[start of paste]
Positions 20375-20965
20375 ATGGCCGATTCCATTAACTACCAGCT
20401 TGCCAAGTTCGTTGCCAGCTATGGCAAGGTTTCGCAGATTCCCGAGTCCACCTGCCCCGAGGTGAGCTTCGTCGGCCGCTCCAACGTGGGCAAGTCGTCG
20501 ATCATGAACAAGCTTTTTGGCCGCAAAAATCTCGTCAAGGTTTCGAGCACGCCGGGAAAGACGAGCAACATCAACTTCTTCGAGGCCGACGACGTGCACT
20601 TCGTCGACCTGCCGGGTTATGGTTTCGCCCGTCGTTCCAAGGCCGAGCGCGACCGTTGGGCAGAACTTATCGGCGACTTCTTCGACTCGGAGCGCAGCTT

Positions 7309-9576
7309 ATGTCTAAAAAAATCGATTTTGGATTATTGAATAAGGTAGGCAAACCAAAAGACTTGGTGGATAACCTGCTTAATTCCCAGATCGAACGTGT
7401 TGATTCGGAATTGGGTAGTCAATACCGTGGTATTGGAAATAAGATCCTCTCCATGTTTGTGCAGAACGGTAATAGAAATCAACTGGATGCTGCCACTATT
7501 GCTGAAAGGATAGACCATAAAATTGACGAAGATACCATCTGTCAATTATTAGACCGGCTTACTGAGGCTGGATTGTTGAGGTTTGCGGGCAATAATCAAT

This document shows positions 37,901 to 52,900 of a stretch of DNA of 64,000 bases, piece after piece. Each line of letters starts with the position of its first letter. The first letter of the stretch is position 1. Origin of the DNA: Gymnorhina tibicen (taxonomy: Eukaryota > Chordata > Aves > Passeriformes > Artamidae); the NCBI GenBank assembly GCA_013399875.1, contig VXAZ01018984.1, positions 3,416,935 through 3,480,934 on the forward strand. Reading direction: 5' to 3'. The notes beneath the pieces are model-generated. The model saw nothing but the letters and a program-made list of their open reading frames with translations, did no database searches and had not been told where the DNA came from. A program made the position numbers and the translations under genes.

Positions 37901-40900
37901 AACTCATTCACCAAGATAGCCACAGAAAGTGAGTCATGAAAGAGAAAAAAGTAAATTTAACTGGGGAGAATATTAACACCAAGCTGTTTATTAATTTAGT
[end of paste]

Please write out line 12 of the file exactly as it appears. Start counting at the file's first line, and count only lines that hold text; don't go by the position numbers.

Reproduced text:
37901 AACTCATTCACCAAGATAGCCACAGAAAGTGAGTCATGAAAGAGAAAAAAGTAAATTTAACTGGGGAGAATATTAACACCAAGCTGTTTATTAATTTAGT